Examining data as whole while initially ignoring any suggested problem/assumption and making notes of a sensors surrounding environment (not looking at a hot or cold spot as just a location in a bubble) while placing the sensor can help aid the investigation including helping direct questions to independent warehouse management who may not be as experienced in thermal mapping.
Mark Wilson    
Manufacturing Maintenance Engineer, Operation
Global Biologics Distributor
Kevin Myers answered AFTER we'd sent him the data.

Kevin wrote:

(before seeing the data)

Thanks for the Monday morning poser to start the week. My initial thought on this issue is the loggers have been moved inadvertently then replaced when once discovered, especially as the event is quite localized. But it would be a good idea to review all possibilities. If I were to investigate this I would look for answers to the following questions to get a fuller picture.

1. Logger placement:
Were the loggers fixed in place? This would stop them being moved accidently.
For the materials in the vicinity of the erroneous readings, where there are stock movements? This will show in system transactions. Logger could have inadvertently been moved.
Where the warehouse staff (all shifts) briefed on the exercise? Sounds like poor communications with the warehouse manager. Do they know the positions of the loggers?

2. AHU / Temperature control:
What is the position of the temperature controlling probes? Are they calibrated, maintained?
Is routine temperature monitoring performed in the warehouse? The hot and cold spot should be monitored and this would give an indication of AHU failure
Is there a temperature profile mapped for door opening scenarios? Is this timed and recorded?
Do we know the external temperature; is this a summer or winter exercise?
As the warehouse managers don’t have much information is there any design specs for the layout/AHU placement etc. that might help?
Are there any previous mapping exercises?  The hotspot has obviously been identified previously, where the same loggers used in previous exercise?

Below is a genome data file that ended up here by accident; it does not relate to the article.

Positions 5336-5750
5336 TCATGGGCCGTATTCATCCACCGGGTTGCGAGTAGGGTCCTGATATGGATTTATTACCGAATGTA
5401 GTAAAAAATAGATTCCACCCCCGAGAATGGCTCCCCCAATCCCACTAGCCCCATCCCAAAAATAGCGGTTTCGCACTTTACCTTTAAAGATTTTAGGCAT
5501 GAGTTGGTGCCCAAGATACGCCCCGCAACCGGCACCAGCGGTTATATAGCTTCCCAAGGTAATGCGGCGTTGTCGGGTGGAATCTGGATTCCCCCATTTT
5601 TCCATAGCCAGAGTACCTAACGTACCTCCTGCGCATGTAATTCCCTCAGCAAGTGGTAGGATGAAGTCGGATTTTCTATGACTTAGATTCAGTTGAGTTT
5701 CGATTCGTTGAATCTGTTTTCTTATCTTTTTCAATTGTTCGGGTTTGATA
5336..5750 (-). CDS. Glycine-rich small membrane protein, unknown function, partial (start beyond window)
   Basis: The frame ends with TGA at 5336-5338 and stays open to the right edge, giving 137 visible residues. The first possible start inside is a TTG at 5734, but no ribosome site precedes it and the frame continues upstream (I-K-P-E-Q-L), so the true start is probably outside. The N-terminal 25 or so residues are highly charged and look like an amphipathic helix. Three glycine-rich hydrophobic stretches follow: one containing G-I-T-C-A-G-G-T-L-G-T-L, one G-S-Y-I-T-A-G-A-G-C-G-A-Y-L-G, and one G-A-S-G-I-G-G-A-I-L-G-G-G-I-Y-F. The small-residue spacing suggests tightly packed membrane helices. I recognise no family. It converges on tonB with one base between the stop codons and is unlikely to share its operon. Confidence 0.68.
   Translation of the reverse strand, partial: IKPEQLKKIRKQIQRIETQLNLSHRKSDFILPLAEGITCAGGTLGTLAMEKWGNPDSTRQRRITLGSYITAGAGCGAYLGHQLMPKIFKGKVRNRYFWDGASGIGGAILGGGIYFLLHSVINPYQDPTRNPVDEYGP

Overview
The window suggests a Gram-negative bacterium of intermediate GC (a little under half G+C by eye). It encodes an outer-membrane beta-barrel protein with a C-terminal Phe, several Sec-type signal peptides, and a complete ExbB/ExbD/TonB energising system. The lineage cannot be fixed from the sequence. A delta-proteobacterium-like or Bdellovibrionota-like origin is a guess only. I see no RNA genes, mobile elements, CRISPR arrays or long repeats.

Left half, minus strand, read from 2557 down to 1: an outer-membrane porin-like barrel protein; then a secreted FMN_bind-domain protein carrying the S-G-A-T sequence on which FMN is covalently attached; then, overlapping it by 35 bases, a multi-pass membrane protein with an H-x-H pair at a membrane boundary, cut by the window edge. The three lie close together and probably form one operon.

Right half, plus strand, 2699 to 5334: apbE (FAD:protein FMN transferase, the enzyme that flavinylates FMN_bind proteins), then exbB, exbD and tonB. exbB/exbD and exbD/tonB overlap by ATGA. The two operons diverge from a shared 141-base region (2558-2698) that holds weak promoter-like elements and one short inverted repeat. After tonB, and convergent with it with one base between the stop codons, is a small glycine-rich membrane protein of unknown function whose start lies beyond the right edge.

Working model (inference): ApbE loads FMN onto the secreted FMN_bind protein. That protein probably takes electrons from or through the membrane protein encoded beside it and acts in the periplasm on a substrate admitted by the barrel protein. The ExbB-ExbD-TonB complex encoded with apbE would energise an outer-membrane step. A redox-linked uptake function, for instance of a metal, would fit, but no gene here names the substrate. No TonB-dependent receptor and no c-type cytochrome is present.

Is preventative maintenance performed on the AHU? and is it current
Are routine monitoring probes separate from the controller probes? Are they all calibrated?
If there were detected faults on the AHU earlier, was any maintenance being performed at the time of the event? If so this should be logged somewhere
What other sources of heat may be present in the warehouse? Any built in cold stores or freezers? Any gas powered fork lift trucks?

(After seeing the data)
Thanks for the data,  It does look like the event occurred over a long Easter weekend and came into spec on the next working day,  so this could point to something operational.

Are there any power saving ramp downs at the weekends which could affect the cooling system?
Is there a warehouse door near point 29? This could be providing additional cooling along the aisle running along the southern edge of the warehouse during the week when the warehouse is in operation. This could also explain why loc28 has variability after the event.

Are the doors fast acting/on timers or manual? I have seen many where the doors are overridden and stay open for long periods.
Also I would ask if the sensor at loc 4 is fixed to the west wall, this could be providing additional heat? Leads to the question what is adjacent to the west wall through the little doorway?
I think lots of questions need to be asked, the answer will be amongst them somewhere. Operationally the vicinity of loc4 could be avoided for storage until the issue is resolved as the rest of the warehouse is fine.
Kevin Myers
Production Support Coordinator
Global Pharmaceutical Manufacturer
Roberto Arditti waited until we sent him the data to comment.

Roberto wrote:

Hi Janice & Paul,
I will endorse Paul's instincts.
1 - The data logger on Position 4 Level 3 did not work correctly between 29/03 and 01/04.
After the 01/04 event it worked correctly. See graph 1.
2 - The event on 01/04 must have been a change in the HVAC set point, with a localized anomaly on P2. See graphs 2, 3 and 4.
PS – All data in Celsius degrees.
Best regards,
Commercial Director